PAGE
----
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Advice highlights risk of Automatic Generic Substitution

A drug safety warning from the MHRA on the dangers of switching immunosuppressants calls into question the safety of the Department of Health’s proposal for Automatic Generic Substitution.

Automatic Generic Substitution is a scheme proposed by the Department of Health whereby pharmacists could be obliged to substitute a generic version of a medication, even if a prescription were for a specific brand. The advice from the MHRA is that all products that contain ciclosporin, one of four classes of immunosuppressants, must be prescribed and dispensed by brand name, to minimize the risk of inadvertent switching between brands.

Ciclosporin is used for the prevention and treatment of transplant rejection, psoriasis, atopic dermatitis, rheumatoid arthritis and nephritic syndrome. Switching can lead to clinically important changes in bioavailability, which could potentially lead to a transplant rejection [1,2].

The principle of not switching between different brands or generics due to changes in bioavailability has also been highlighted by the National Patient Safety Agency (NPSA), who recently issued guidelines for the treatment of bipolar disorder with lithium [3]. The NPSA stated that systems should be in place to identify and deal with the numerous medicines that might adversely interact with lithium therapy.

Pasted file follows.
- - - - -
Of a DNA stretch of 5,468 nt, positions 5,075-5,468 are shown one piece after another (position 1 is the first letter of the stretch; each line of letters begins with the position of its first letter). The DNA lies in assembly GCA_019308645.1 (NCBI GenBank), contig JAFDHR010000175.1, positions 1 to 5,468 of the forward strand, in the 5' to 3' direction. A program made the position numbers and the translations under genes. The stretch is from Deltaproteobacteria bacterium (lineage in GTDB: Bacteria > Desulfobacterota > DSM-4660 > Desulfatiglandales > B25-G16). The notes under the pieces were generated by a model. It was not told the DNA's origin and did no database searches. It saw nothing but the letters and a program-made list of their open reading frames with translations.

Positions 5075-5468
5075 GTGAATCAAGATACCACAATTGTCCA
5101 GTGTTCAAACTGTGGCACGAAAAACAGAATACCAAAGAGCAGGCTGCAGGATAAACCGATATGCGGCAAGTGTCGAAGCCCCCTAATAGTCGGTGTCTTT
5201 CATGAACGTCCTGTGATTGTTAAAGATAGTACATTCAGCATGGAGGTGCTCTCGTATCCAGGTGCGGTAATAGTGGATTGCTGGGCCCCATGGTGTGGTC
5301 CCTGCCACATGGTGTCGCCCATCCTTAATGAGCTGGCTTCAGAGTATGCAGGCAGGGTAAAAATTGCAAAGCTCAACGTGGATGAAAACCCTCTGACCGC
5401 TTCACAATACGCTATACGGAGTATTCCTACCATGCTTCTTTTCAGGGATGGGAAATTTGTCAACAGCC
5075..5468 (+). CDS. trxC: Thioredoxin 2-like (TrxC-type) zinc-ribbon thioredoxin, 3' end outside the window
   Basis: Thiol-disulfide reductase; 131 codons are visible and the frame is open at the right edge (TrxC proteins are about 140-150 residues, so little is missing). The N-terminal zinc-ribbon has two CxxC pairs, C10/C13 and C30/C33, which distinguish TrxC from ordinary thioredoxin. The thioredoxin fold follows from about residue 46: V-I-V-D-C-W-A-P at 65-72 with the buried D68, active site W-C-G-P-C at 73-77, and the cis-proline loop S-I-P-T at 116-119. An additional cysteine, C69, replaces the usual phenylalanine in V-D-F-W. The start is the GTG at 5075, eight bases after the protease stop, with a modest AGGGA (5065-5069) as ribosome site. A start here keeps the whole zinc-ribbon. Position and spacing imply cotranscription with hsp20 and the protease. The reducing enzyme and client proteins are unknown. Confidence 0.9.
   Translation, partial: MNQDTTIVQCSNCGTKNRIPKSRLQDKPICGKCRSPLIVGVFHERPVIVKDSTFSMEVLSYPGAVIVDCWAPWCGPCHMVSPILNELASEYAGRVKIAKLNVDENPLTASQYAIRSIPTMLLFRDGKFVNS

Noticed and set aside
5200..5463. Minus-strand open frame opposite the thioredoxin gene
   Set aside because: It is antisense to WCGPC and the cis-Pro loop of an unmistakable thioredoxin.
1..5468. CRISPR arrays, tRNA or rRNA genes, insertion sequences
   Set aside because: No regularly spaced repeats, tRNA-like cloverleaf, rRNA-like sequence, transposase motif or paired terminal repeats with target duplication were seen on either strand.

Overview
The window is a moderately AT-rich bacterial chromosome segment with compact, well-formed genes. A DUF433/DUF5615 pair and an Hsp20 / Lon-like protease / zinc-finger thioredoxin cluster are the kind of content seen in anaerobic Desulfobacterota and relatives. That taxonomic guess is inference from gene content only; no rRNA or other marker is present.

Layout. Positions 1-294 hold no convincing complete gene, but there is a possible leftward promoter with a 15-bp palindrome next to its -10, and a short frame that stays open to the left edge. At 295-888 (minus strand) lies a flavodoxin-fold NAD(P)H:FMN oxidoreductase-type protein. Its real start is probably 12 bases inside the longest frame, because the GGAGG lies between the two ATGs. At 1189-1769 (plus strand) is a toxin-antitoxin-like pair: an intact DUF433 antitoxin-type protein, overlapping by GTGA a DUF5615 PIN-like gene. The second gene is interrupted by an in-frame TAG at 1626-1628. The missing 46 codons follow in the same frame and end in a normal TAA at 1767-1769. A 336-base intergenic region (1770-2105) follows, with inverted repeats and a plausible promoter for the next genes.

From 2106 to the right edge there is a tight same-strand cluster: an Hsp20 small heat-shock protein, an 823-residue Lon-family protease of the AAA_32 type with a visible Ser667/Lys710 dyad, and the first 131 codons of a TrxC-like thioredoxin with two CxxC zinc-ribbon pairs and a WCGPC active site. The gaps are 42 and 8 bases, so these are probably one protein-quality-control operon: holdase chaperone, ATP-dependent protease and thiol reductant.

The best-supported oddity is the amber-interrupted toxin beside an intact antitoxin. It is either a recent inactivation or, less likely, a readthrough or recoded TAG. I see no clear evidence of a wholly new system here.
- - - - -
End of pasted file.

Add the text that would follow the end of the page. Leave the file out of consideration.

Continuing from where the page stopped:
This resonates with a drive from a group of multidisciplinary healthcare professionals and patient groups who have highlighted the risks of generic substitution in the paper ‘Automatic generic substitution – clinical implications for patients’. The paper reports that generic substitution has the potential to be disruptive to the medication regimens of any patients and impact upon adherence.

There is also potential for under treatment or adverse events in some individuals. The Department of Health is holding a public consultation, open until 30 March; the group urges the Department of Health to reconsider the proposal altogether.

Timothy F. Statham OBE, Chief Executive of the National Kidney Federation, said: ‘Treating renal patients is extremely complicated – some take up to 24 medications per day. They have to take so many drugs that no substitution is safe; any changes to their treatment must be decided by the originating prescriber and no one else. We welcome the warning from the MHRA, and urge the Department of Health to exclude all renal patients if Automatic Generic Substitution is to go-ahead.’


1 MHRA. Drug Safety Update, December 2009.
2 Taber, D.J. et al. (2005) 'Does bioequivalence between modified ciclosporin formulations translate into equal outcomes?' Transplantation 80: 1633–1635.
3 National Patient Safety Agency. (2009) 'Close monitoring of patients prescribed lithium will reduce harm'.

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